Wednesday, March 11, 2015
My thoughts on Sam Simon
In 1985 David Isaacs and I created a series for Mary Tyler Moore. For reasons I won’t go into here, it was a nightmare. We knew Sam Simon from our time on CHEERS. He graciously agreed to join the staff and help on this Mary project. As things went from bad to worse to the brink of thermonuclear war, Sam stood by us. Most of the other writers bolted. Not Sam. He steadfastly hung in there with us. Honestly, we could not have done it without Sam. For that and that alone I have always loved Sam Simon. He could do no wrong in my book.
Others did not feel that way. Again -- total honesty -- Sam could rub people the wrong way. And he'd be the first to admit that. Social skills were not his strong suit. He had this knack, especially during rewrite nights, of pissing people off. But it was never intentional. And Sam was always apologetic and surprised the next day when it was brought to his attention.
He was always the smartest and funniest person in the room (which he had to be considering his interactions with people).
Part of the problem, I think, is that things came very easily for Sam. They always did. He was blessed with extraordinary talent – in numerous areas. He dabbled with cartooning and sold a comic strip to King Syndicate. That’s impossible. He wrote a spec script for TAXI and they bought it. That’s beyond impossible. He was hired on TAXI and rose quickly to become quite possibly the youngest showrunner in history. In his spare time he wrote a screenplay – that got made. As another sidelight he became an accomplished sitcom director.
He was the true voice of THE SIMPSONS (and he helped designed several characters). There is no joy in Springfield tonight.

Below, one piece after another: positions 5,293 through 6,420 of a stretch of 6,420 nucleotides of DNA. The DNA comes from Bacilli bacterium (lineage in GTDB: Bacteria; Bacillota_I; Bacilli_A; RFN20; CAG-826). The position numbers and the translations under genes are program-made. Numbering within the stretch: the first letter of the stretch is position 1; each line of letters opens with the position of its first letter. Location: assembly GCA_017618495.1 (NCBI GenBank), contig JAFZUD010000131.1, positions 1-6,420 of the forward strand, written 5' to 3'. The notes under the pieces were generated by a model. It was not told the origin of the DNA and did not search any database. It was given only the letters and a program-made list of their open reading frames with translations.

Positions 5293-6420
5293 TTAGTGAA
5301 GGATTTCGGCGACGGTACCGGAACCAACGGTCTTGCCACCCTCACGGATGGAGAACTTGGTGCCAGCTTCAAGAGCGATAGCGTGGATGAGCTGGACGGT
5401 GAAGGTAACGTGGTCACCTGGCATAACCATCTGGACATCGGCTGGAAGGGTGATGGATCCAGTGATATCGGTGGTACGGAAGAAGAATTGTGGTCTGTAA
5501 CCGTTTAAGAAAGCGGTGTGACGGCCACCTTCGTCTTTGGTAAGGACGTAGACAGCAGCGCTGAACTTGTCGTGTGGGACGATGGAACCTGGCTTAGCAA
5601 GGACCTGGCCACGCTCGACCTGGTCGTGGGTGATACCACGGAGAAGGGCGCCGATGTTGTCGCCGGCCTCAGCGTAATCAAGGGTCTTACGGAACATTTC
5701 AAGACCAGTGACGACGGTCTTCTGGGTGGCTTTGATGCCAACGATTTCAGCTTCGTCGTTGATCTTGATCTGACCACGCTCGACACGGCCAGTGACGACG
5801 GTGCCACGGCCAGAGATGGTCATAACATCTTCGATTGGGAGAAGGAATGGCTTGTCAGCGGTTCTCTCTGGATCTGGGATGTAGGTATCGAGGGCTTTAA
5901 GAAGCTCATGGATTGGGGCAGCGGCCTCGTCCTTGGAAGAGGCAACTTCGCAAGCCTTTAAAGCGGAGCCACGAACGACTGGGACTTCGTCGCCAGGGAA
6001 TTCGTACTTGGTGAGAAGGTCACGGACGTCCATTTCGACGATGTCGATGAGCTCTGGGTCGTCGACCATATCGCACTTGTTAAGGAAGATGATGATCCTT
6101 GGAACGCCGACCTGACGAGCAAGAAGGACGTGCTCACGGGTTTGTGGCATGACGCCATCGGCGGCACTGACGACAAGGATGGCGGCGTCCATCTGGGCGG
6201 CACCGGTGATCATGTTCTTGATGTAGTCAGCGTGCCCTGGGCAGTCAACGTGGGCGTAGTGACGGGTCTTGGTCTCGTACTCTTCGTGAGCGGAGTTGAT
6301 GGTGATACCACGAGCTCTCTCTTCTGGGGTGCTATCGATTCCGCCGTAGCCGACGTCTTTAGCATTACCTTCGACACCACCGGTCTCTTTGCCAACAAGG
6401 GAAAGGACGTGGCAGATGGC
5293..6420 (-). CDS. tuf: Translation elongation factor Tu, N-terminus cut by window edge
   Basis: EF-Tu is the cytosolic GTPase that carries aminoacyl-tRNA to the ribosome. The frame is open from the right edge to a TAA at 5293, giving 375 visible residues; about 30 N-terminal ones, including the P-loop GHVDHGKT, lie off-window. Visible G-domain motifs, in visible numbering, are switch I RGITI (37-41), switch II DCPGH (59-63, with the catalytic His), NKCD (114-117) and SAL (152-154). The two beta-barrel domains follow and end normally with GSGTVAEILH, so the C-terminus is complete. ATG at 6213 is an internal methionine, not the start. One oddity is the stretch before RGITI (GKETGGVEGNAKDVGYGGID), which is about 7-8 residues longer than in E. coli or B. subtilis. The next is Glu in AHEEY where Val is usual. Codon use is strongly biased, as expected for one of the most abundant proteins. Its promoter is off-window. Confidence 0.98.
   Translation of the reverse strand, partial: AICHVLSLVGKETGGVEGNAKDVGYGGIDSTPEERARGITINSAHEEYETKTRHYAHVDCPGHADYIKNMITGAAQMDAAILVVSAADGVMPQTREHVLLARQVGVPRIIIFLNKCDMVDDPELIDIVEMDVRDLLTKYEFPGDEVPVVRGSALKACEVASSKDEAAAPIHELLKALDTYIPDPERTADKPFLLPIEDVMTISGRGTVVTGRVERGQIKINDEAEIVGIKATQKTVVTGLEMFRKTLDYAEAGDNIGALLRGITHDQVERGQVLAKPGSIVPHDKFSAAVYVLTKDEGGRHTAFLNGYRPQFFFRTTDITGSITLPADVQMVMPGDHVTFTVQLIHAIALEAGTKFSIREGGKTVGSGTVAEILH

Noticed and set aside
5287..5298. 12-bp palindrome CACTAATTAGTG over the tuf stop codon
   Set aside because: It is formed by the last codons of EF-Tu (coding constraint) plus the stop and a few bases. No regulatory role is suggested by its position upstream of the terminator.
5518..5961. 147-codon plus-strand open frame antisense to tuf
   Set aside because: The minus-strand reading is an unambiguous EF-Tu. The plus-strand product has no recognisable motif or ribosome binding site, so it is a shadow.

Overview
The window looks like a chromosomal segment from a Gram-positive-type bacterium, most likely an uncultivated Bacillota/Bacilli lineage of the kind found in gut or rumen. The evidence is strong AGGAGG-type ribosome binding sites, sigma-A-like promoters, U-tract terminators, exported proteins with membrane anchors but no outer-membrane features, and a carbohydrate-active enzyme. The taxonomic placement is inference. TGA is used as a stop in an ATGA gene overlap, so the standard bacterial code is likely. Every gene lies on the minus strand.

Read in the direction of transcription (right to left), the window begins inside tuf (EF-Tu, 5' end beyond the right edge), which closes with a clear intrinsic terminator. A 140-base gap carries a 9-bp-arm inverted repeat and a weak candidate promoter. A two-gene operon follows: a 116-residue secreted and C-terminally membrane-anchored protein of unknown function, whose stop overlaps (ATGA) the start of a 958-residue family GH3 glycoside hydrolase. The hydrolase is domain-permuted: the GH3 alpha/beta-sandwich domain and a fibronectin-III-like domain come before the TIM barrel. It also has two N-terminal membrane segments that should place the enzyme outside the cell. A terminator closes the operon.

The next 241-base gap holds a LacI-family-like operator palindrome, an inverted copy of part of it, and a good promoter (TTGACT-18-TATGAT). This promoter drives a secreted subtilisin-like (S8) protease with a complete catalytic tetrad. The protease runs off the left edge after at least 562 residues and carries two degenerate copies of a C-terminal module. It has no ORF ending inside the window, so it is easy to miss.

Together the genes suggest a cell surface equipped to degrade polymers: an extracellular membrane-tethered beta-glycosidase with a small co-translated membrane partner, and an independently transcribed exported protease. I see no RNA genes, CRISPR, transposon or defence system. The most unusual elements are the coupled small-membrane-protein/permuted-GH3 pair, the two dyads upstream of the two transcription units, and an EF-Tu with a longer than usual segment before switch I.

So I could see where it might have been difficult to process that the rest of us couldn’t keep up. Such is the price of brilliance and being oblivious.
Sam was certainly uh… colorful. For reasons known only to him, he went through a period where he walked around with his chin tucked into his shoulder. He managed boxers. There was a night when commentator Larry Merchant chewed him out live on HBO for celebrating too loud after his boxer had won. (That was surreal.) He was a regular contributor to Howard Stern’s show. He created a series for George Carlin. There was a 60 MINUTES profile on him. He played high-stakes poker. He played football at Stanford.
And his love of animals and their protection was genuine and deep rooted.
I worked with Sam on seven series and pilots. He attended family seders, special occasions, and he spoke at my SITCOM ROOM seminar (telling students that sitcoms were dead – thanks for that). He had a wicked sense of humor, even during his recent suffering. A few months ago, when PBS aired the Roger Ebert documentary he was tweeting “get to the cancer already.”
I will miss his humor, friendship, tweets, and (most of all) his loyalty. Sam Simon was a remarkable person. I am blessed that he was in my life. We are all blessed that his contributions to humanity will continue for years and maybe generations to come. I still can’t believe he managed prize fighters.